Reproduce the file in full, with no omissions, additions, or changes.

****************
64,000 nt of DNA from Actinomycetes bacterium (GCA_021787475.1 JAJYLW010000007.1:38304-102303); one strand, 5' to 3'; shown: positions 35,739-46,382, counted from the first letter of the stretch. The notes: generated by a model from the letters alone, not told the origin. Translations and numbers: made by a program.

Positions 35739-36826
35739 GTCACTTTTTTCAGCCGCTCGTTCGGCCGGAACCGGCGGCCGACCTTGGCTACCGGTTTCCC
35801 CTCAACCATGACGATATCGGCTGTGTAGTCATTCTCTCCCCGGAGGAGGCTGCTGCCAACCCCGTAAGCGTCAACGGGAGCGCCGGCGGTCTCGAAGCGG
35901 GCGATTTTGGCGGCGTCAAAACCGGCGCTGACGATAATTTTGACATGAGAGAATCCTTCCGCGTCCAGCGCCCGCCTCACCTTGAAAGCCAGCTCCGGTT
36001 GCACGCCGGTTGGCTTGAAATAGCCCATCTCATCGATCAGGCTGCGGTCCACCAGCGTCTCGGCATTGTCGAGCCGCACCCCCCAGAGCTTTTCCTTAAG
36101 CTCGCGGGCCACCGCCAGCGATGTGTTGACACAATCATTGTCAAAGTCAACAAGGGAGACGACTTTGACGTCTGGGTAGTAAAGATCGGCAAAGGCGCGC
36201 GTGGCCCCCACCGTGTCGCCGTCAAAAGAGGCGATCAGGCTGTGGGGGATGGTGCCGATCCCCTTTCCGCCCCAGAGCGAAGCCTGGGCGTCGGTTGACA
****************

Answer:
64,000 nt of DNA from Actinomycetes bacterium (GCA_021787475.1 JAJYLW010000007.1:38304-102303); one strand, 5' to 3'; shown: positions 35,739-46,382, counted from the first letter of the stretch. The notes: generated by a model from the letters alone, not told the origin. Translations and numbers: made by a program.

Positions 35739-36826
35739 GTCACTTTTTTCAGCCGCTCGTTCGGCCGGAACCGGCGGCCGACCTTGGCTACCGGTTTCCC
35801 CTCAACCATGACGATATCGGCTGTGTAGTCATTCTCTCCCCGGAGGAGGCTGCTGCCAACCCCGTAAGCGTCAACGGGAGCGCCGGCGGTCTCGAAGCGG
35901 GCGATTTTGGCGGCGTCAAAACCGGCGCTGACGATAATTTTGACATGAGAGAATCCTTCCGCGTCCAGCGCCCGCCTCACCTTGAAAGCCAGCTCCGGTT
36001 GCACGCCGGTTGGCTTGAAATAGCCCATCTCATCGATCAGGCTGCGGTCCACCAGCGTCTCGGCATTGTCGAGCCGCACCCCCCAGAGCTTTTCCTTAAG
36101 CTCGCGGGCCACCGCCAGCGATGTGTTGACACAATCATTGTCAAAGTCAACAAGGGAGACGACTTTGACGTCTGGGTAGTAAAGATCGGCAAAGGCGCGC
36201 GTGGCCCCCACCGTGTCGCCGTCAAAAGAGGCGATCAGGCTGTGGGGGATGGTGCCGATCCCCTTTCCGCCCCAGAGCGAAGCCTGGGCGTCGGTTGACA